tamorapierce:

art-of-swords:

Which sword is best in a one-on-one duel?

Longsword? Rapier? Sabre? Backsword? Assuming the fight is strictly one-on-one, no armour of any kind, only one sword-like weapon of medium length allowed…

Source: YouTube

Really well presented and interesting.  The man knows his swords and he’s into the presentation.  A great resource for writers!

It should come as a surprise to no one that the circumstances Scholagladitioria lists in his video favor the rapier because that’s exactly what the rapier was designed for. Take a specialized weapon into a situation that the weapon was specialized for and you’ll find the circumstances favor that weapon. Also, watch the video because there’s a lot of interesting information there about design elements for different swords.

Some important aspects I think our followers should keep in mind for their fight scenes when they watch this video:

1) The points where Scholagladitoria talks about reach with weapons. In the past some of our followers have had difficulty wrapping their heads around the idea of reach, such as the machete versus the longsword and how that affects the fight. This is mostly due to a lack of experience and the access to actual hold the blades in their hands, sometimes imagination can be difficult without concrete examples. Anyone who spars with a naginata versus a katana or unarmed versus a knife will recognize the difficulties right away, but it can be difficult when it’s just your imagination. I think this video makes some really good points about that aspect of combat.

2) The cross-guard hand protections. One of the big issues I see in a lot of fight scenes is that writers tend to place an over focus on going directly for the body’s vitals (throat, chest, heart, and head specifically) and ignore the process of opening up the defenses to get there. The points he makes about attacking the hands, arms, and legs are important because your hands, arms, feet, and legs are the means by which we use to defend ourselves even when we’re using weapons. In fact, when we’re fighting unarmed those are our weapons and initiating attacks to take away those options make the final killing blow easier.

3) There is no 100% or “best”. There are always going to be circumstances which heavily favor one weapon over another because that’s just the way humans work. It’s easy to assume “advantage = never” but you shouldn’t because that’s not what it means. You’ll always face situations where you’re at a disadvantage in real life and your characters will end up facing situations where they are at a disadvantage within your stories. They should because it makes things more interesting. All an advantage means is that you or your characters either need to work harder to overcome it or change their approach. Look at a situation and try to figure out how your character can take it and turn it to their advantage. One of my favorite examples of this is looking at the sets on the Highlander tv show, specifically for where, when, and in what spaces they choose to film their fights. A katana is a weapon primarily used for cutting, which means it strikes on a wide arc. Put it in a situation with limited space like a modern hallway, doorway, or room with a lot of clutter and it may end up getting stuck in things when the wielder tries to attack. This can create opportunities for a disadvantaged character wielding a knife or one who is unarmed to attack while the katana wielder tries to get their sword out of the dry wall.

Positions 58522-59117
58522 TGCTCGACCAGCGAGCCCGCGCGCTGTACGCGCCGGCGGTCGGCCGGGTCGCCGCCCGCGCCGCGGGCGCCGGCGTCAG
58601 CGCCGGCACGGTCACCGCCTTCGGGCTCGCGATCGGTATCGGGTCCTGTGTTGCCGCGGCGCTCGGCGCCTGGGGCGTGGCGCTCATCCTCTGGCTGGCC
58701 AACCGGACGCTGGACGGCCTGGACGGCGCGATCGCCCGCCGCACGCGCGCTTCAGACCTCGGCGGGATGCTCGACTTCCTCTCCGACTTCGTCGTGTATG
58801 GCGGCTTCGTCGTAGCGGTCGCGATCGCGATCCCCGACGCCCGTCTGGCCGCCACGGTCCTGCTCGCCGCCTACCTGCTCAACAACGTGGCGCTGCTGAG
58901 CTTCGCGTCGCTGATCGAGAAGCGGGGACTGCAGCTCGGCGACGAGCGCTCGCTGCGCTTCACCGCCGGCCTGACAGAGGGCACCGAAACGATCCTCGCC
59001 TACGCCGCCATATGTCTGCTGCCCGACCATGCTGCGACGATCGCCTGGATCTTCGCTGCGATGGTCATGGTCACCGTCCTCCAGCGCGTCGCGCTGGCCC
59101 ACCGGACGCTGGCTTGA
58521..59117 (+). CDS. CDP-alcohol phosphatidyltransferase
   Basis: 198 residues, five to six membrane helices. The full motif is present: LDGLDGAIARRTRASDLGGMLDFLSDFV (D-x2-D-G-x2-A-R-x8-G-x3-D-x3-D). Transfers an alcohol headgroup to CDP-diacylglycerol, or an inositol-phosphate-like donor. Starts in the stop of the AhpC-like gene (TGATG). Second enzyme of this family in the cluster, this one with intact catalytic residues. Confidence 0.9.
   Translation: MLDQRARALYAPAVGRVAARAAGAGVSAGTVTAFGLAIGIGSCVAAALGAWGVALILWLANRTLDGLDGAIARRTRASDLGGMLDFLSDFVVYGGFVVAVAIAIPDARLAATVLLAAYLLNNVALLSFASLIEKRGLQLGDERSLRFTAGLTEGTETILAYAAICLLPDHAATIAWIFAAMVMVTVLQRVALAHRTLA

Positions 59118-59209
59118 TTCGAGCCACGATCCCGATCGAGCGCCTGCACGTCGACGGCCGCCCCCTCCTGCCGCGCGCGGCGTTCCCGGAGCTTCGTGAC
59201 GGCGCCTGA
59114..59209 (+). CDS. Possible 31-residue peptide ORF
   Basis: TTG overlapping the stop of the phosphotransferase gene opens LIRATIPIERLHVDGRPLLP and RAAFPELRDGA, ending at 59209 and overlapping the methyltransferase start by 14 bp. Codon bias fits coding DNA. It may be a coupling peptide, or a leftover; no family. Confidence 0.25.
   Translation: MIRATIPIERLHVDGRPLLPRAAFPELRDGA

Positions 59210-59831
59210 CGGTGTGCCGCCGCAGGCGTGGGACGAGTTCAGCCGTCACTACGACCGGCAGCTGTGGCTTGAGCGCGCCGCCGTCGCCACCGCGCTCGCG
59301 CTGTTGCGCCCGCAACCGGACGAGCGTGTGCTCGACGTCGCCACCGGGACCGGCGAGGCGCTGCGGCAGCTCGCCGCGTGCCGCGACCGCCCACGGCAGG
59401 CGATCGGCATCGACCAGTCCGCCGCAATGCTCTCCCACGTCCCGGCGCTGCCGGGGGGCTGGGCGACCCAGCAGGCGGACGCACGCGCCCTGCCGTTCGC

It’s a matter of learning to use your terrain and set pieces in your scenes as opposed to being overly focused on what weapon does what with X plus stats.

4) This is a good time to remind our followers who are working on characters that are professional combatants i.e. they fight for a living that professional warriors of every time period learned to fight with a variety of weapons so they could transition between them depending on the situation. There’s a nasty habit developed by Anime and other sources where a character is only supposed to carry one weapon and be skilled at one type of fighting as opposed to many types of combat that feed back into each other. While this is helpful for defining a character’s relative position within The Five Man Band, it’s not particularly useful for creating a well-rounded fighter. Most martial arts involve training in different kinds of weapons as the trainee increases in rank and it’s always worth remembering that the collection of Japanese martial arts that subscribe to the Samurai Code of Bushido were, for the most part, all intended to be learned together as part of a whole.

5) Follow Tamora Pierce and Art-Of-Swords here on Tumblr and Scholagladiatoria on Youtube because they are awesome, also check out the Schola Forum for more discussion by HEMA martial artists on these topics.

I hope everyone is having a happy Nanowrimo!

Write! Write! Write!

-Michi

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